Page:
Wednesday, September 7, 2011

I Have Grey Aliens Copyright: Can I Get Trademark, too?

Dear Rich: I have two copyrights on alien dolls that I make, and would like to trademark the term, "grey aliens." Is this too much of a general term or since I have copyrights, would it be possible to get the trademark? The copyrights do not state the word "grey" in their content but, drawings sent for the copyrights do state that there are color changes. We think your aliens are very stylish. (We hope earthlings appear as stylish to extra terrestrials!)
The Greys! We assume you're aware that the term "grey alien" or "greys" is commonly used to describe extra terrestrials (though there is some dispute whether grey aliens are actually grey). So, we think you may be correct that this may be too much of a general -- or generic --  term to qualify for a trademark for your dolls (and no, your copyrights won't help).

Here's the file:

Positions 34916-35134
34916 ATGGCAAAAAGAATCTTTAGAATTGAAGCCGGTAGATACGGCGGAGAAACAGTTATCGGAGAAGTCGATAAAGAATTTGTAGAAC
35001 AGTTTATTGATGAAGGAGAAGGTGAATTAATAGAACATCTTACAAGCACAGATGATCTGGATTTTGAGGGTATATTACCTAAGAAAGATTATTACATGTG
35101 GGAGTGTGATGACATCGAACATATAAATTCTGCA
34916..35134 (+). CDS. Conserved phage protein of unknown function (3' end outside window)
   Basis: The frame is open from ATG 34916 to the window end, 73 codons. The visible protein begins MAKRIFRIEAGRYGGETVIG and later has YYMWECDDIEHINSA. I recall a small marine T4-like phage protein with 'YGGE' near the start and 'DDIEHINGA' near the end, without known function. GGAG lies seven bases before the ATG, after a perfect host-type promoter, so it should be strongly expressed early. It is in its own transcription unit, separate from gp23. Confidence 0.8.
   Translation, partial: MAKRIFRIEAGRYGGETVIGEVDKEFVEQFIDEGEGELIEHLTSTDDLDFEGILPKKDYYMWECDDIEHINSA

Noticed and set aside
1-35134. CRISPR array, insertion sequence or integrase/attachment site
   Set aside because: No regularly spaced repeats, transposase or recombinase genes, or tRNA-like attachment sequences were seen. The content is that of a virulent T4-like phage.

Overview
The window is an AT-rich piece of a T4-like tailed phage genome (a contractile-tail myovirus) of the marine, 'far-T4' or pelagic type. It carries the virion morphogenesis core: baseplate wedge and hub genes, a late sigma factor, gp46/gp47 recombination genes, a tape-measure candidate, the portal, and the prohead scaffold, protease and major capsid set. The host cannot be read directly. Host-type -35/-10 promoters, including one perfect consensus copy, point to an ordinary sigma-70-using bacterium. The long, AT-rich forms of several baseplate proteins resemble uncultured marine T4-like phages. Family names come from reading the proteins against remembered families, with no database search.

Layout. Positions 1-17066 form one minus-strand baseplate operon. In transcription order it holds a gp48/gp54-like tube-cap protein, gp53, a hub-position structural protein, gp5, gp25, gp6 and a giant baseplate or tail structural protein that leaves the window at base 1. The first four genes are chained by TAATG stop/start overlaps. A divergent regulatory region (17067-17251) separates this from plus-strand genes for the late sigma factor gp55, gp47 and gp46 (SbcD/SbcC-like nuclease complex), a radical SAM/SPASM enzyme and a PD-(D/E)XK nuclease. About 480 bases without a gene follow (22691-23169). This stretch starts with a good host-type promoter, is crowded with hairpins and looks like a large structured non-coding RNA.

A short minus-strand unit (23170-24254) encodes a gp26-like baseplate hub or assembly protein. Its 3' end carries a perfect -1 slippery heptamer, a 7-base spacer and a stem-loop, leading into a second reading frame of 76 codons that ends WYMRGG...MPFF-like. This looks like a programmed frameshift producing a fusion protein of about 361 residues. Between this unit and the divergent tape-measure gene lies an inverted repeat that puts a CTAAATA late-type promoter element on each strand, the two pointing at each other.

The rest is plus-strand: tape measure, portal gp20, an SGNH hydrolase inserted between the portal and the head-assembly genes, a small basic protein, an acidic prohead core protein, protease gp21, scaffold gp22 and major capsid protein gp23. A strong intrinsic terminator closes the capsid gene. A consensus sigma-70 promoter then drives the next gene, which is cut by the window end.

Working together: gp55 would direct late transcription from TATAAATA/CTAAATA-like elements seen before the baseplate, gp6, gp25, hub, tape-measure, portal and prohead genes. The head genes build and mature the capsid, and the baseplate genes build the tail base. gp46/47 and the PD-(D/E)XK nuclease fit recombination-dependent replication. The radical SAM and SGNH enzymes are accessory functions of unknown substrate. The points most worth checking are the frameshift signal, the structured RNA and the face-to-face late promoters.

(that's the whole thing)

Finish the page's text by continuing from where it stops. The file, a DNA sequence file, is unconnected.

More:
The Examiner's Response. If you seek to register the trademark, a trademark examiner might consider the term to be merely descriptive (generic). That is, the term "grey aliens" is used to represent a type or class of doll product and does not distinguish your dolls from others in that class. If that is the case, you'll receive a substantive rejection for your application and you'll need to convince the examiner that consumers identify the name with you and not with a class or type of product. Alternatively, an examiner might consider your mark to be weak (or descriptive) in which case you would need to demonstrate more than five years of sales or other evidence of consumer associations. It's also possible that your application might fly through the USPTO without objection (that occasionally happens). One suggestion to improve your chances is to consider personalizing the term, for example, "The Grey Family" or naming the aliens, for example, "Dorian" or "Jennifer" (and don't forget the alien dog doll, "The Grey Hound").